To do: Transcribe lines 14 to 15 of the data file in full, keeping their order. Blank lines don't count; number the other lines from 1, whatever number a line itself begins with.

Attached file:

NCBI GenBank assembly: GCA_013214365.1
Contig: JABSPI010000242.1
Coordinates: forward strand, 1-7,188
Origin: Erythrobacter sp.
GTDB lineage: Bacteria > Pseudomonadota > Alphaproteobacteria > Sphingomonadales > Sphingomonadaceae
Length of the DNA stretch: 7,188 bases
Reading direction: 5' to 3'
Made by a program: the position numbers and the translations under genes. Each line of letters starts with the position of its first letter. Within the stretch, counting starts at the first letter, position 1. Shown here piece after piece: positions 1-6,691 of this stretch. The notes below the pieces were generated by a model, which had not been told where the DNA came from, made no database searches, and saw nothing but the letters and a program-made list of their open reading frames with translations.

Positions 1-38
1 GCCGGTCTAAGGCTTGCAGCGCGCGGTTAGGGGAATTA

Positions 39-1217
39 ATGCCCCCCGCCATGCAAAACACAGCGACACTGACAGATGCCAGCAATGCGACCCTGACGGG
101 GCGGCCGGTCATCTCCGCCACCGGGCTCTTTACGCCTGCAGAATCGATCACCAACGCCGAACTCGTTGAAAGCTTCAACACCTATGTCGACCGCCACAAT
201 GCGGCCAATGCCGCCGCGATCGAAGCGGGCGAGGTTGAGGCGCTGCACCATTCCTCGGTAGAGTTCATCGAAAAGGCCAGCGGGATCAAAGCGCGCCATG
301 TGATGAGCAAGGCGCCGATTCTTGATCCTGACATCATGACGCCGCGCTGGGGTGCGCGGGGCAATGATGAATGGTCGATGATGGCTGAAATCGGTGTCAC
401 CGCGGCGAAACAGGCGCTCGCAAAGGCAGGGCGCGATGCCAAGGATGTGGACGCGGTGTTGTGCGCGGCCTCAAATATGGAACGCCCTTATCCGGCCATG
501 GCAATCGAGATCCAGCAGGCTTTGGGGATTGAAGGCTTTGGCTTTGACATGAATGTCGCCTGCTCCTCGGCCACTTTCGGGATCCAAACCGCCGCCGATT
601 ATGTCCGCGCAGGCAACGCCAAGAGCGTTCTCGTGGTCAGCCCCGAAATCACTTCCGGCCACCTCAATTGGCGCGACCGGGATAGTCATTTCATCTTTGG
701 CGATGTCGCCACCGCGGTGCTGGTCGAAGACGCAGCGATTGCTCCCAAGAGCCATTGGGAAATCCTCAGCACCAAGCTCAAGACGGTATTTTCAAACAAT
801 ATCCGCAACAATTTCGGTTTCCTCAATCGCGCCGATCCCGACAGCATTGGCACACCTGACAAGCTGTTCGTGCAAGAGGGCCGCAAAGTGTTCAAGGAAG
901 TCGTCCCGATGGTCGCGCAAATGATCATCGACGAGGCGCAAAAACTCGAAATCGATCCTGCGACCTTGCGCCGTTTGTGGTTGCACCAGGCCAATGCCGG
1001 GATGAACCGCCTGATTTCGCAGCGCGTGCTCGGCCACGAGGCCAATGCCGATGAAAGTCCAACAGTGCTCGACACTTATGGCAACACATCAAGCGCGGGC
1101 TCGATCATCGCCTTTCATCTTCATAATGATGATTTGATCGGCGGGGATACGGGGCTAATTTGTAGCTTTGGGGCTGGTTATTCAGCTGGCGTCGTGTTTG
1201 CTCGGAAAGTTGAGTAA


201 GCGGCCAATGCCGCCGCGATCGAAGCGGGCGAGGTTGAGGCGCTGCACCATTCCTCGGTAGAGTTCATCGAAAAGGCCAGCGGGATCAAAGCGCGCCATG
301 TGATGAGCAAGGCGCCGATTCTTGATCCTGACATCATGACGCCGCGCTGGGGTGCGCGGGGCAATGATGAATGGTCGATGATGGCTGAAATCGGTGTCAC